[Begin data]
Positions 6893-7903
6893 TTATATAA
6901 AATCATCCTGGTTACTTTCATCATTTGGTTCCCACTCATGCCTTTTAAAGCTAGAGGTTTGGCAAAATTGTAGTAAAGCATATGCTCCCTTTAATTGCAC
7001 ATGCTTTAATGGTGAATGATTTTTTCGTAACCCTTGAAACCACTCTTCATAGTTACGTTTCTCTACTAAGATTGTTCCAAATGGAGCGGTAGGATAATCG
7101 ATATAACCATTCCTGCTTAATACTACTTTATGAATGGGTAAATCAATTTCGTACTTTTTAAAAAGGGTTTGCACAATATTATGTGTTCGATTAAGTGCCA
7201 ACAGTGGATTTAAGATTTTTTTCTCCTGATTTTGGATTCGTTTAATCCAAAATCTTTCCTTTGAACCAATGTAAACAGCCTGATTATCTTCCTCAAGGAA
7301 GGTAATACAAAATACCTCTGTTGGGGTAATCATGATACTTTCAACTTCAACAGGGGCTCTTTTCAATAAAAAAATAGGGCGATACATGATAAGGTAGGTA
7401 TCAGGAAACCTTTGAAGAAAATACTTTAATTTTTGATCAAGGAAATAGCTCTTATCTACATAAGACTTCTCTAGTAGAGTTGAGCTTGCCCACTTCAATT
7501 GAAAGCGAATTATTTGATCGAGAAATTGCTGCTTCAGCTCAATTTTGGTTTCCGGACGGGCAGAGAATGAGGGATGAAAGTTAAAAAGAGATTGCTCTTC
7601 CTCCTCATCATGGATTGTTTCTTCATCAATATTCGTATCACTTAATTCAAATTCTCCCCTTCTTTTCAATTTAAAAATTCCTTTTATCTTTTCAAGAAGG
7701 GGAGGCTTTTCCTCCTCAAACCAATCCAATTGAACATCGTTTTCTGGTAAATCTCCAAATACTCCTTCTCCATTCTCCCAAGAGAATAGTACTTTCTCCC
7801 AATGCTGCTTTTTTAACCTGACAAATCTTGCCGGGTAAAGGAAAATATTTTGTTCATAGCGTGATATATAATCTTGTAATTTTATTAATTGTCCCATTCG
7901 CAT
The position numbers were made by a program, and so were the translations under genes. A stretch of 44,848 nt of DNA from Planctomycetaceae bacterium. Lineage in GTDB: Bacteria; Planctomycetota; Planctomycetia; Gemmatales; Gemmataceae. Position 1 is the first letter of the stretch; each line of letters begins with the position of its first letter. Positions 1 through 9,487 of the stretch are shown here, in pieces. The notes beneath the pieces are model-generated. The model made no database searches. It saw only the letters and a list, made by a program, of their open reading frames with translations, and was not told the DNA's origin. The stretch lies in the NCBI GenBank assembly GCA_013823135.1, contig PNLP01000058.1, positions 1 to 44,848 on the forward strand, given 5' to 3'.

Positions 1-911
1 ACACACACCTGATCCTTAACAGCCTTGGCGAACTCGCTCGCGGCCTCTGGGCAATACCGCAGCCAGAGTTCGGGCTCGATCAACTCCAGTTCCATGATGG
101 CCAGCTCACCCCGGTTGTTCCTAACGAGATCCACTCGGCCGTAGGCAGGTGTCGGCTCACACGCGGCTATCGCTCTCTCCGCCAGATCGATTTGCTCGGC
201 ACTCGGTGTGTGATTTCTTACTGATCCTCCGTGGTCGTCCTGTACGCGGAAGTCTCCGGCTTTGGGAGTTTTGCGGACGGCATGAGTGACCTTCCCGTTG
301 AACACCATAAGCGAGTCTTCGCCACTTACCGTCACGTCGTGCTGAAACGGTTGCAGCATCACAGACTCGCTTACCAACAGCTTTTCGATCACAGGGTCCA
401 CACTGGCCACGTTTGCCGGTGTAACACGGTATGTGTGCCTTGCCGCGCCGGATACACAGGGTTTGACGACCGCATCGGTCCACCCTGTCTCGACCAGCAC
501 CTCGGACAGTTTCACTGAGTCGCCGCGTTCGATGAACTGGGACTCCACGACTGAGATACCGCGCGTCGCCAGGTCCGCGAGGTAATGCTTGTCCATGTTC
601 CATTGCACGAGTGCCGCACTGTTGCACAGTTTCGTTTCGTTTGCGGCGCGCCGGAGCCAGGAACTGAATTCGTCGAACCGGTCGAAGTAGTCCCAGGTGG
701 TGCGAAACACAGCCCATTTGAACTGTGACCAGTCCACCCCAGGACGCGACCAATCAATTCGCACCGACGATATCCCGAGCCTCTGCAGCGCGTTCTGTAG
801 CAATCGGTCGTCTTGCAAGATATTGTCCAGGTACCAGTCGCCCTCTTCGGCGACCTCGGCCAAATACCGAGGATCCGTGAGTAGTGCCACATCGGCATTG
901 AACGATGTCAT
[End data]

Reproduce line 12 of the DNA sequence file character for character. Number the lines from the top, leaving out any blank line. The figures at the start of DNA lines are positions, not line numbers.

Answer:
7801 AATGCTGCTTTTTTAACCTGACAAATCTTGCCGGGTAAAGGAAAATATTTTGTTCATAGCGTGATATATAATCTTGTAATTTTATTAATTGTCCCATTCG